Friday, November 14, 2014

Trumpeting the role of Joe Smith

There are books you purchase simply because the cover art is so delightfully enticing. Howard A. Dewitt's Van Morrison: The Mystic's Music is not one of those books. (Yes, that's the cover on the right, in all its eye-wateringly grotesque glory. Yes, Van Morrison bears a slight likeness to Gene Simmons. Yes, his ensemble could be classified as "neighborhood thrift shop." No, we are not taking the picture down.)

Of course, it's what's inside a book that counts and while on the thin side (114 pages), Van Morrison: The Mystic's Music does offer new angles on Astral Weeks. For example, Dewitt trumpets the role Joe Smith played during the album's genesis. Smith, a legendary record executive who headed up three major labels, manned the position of national promotion director at Warner Bros. in the late 1960s. According to Dewitt, Smith was not only influential in getting Warner Bros. to sign Morrison, but also persuaded the label to permit the Irishman to partake in some "creative experimentation in the recording studio."

There was this from Dewitt:
When Warner Brothers signed Van Morrison it was due to Joe Smith, who eventually became president of Elektra Records. It was Smith who convinced skeptical corporate executives that Van had a unique style tailored for the musical tastes of the late 1960s. One of Smith's strongest arguments was that FM radio stations like San Francisco's KSAN were creating a demand for long-playing albums. The day of heavy 45 record sales was not over, but the increasingly sophisticated rock music purchaser demanded quality albums. The concept or rock opera album was developing and Van Morrison was to become one of the earliest artists to record a classic rock opera. Had it not been for Joe Smith's encouragement and support, Van's first project with Warner Brothers, Astral Weeks, might not have been completed.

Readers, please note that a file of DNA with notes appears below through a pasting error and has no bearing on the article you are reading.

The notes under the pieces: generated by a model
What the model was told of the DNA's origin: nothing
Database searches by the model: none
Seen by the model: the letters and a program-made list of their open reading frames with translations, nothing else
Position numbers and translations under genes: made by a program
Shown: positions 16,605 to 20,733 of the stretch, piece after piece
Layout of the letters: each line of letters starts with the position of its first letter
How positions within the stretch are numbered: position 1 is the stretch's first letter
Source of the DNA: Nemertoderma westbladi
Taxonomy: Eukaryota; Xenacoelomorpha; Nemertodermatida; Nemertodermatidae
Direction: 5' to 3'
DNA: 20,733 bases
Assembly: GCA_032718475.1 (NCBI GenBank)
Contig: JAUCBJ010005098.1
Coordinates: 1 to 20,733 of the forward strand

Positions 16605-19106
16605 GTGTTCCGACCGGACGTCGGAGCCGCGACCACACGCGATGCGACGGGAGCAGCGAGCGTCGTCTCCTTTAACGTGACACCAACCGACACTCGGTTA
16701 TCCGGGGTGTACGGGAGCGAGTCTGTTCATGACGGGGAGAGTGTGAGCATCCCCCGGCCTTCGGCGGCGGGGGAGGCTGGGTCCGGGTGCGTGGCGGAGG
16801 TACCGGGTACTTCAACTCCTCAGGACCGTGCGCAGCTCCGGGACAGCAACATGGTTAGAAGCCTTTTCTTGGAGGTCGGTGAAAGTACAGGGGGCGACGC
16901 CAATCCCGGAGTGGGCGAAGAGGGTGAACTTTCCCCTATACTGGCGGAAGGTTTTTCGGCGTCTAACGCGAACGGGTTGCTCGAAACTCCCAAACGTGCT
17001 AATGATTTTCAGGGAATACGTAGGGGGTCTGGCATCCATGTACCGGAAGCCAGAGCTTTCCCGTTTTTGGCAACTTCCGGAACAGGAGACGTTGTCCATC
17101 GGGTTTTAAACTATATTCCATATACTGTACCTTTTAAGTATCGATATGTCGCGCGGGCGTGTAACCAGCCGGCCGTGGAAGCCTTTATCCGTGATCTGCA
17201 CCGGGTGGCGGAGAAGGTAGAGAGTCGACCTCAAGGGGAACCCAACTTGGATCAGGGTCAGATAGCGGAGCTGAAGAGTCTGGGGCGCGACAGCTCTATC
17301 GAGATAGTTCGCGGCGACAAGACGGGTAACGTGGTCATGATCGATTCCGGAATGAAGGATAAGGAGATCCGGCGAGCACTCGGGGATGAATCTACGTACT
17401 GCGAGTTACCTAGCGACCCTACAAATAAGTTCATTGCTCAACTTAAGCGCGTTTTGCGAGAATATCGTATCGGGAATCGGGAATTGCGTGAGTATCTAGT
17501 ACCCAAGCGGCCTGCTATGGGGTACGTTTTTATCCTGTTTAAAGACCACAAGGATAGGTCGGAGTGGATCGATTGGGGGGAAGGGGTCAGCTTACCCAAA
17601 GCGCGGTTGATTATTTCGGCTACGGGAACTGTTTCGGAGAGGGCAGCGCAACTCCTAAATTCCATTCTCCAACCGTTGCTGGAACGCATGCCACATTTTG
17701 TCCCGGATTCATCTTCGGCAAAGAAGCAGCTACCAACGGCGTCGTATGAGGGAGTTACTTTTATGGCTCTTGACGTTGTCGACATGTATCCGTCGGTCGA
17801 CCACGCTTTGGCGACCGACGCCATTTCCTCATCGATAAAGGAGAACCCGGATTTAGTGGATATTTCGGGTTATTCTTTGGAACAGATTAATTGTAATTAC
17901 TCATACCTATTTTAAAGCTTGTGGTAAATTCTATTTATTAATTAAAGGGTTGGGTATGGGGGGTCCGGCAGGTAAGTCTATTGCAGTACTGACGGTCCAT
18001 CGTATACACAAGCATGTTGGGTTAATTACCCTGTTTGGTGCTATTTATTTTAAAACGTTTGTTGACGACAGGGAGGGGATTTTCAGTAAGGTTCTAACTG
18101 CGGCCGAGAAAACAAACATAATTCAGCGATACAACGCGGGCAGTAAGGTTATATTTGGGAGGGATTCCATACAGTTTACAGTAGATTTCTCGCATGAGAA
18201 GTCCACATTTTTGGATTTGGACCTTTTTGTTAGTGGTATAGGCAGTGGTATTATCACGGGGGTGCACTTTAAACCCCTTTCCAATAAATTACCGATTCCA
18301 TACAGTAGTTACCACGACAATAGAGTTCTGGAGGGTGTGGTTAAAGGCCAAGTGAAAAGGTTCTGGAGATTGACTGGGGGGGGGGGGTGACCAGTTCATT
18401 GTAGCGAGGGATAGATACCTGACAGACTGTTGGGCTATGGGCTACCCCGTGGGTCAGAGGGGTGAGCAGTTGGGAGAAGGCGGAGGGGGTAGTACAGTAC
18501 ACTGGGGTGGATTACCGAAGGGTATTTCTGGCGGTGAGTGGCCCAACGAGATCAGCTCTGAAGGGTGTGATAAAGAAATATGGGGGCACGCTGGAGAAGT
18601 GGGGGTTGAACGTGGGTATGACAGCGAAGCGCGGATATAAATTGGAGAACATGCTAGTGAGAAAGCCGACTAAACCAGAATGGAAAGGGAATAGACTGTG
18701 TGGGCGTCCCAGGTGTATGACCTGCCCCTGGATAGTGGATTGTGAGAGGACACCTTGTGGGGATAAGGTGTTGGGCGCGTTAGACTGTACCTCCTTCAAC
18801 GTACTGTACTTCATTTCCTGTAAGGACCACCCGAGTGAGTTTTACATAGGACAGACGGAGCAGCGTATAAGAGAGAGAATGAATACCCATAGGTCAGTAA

And then this:
There was also a business revolution in the recording industry. No longer were most artists forced to negotiate for each 45 record release or album contract. Warner Brothers began to sign a large number of artists to long-term contracts. RCA had only one or two significant rock acts. In 1956 RCA's president was a classical music buff and he believed that Elvis Presley was the only rock singer necessary to the label's success. It was not until 1965 that RCA signed its second rock group, Jefferson Airplane. But Warner Brothers realized that the rock and roll market was extremely lucrative. As a result they signed artists like Van Morrison to long-term contracts. Since many songwriters make a large portion of their income from publishing rights, it was essential to guarantee ASCAP and BMI royalties. Many composers referred to these payments as "old age money." It was Joe Smith who convinced Warner Brothers to guarantee Van Morrison the type of contract which made the label an artist-oriented one. That is, a contract which provided for comfortable living as well as money for creative experimentation in the recording studio.

In a reflective interview, Joe Smith recalled his early meetings with Van Morrison in a small Boston club in 1967. Smith remembered that Van had immigration problems and that he believed that Bang Records was merchandising his records in the wrong market. When Astral Weeks was completed, Smith realized that it would not be an immediate best seller. However, he convinced skeptical Warner Brothers management that the album's sales would be steady for a number of years. The first year Astral Weeks sold only 15,000 copies but 10,000 of those were merchandised in Los Angeles and San Francisco. It was five years before Astral Weeks sold more than a 100,000 copies but the album continues to sell well into the 1980s.

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